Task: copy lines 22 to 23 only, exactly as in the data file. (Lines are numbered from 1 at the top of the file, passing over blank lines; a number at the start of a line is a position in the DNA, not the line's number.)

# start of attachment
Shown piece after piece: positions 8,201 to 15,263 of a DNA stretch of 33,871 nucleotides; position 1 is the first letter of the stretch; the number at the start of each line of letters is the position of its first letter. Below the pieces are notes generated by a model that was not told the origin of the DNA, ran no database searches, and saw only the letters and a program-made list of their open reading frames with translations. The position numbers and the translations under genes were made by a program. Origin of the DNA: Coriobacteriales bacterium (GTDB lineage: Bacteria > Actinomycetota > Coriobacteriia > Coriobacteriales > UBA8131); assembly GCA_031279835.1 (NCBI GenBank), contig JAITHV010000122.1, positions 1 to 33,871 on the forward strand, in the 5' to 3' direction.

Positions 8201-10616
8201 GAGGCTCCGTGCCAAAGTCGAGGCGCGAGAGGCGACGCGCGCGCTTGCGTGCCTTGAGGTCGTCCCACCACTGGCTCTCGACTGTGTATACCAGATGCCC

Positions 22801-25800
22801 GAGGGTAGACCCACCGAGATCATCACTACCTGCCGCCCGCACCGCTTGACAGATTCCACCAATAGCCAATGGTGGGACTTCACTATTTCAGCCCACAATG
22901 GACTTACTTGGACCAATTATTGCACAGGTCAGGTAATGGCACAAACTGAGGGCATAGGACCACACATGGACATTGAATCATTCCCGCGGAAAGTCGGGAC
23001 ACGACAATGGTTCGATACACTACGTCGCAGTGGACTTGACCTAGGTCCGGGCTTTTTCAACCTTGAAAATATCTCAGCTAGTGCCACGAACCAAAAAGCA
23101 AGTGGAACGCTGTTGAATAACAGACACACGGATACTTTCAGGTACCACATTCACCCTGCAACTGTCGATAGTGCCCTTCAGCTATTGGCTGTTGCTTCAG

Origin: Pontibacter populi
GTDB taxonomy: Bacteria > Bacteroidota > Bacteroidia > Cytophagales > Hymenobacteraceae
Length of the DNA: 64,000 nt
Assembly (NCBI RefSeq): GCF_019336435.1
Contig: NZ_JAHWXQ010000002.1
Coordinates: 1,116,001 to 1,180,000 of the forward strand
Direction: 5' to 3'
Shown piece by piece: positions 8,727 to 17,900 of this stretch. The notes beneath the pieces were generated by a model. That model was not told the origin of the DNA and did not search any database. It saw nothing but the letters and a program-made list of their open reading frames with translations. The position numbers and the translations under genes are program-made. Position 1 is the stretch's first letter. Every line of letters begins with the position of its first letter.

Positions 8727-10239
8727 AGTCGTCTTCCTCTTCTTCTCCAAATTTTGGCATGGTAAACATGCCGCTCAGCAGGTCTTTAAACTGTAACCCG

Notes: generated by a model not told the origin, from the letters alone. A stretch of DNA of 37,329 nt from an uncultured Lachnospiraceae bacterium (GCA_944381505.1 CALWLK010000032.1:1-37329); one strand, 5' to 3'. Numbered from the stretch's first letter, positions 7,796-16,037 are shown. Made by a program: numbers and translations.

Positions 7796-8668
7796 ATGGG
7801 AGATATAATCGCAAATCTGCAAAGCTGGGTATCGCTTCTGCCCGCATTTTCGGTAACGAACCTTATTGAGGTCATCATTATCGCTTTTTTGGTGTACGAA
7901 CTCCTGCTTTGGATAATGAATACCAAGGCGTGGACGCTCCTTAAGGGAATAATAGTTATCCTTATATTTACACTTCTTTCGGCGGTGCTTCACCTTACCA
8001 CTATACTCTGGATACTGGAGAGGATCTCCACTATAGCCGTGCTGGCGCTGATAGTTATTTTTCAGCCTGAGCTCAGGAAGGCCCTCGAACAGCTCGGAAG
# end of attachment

7801 AGATATAATCGCAAATCTGCAAAGCTGGGTATCGCTTCTGCCCGCATTTTCGGTAACGAACCTTATTGAGGTCATCATTATCGCTTTTTTGGTGTACGAA
7901 CTCCTGCTTTGGATAATGAATACCAAGGCGTGGACGCTCCTTAAGGGAATAATAGTTATCCTTATATTTACACTTCTTTCGGCGGTGCTTCACCTTACCA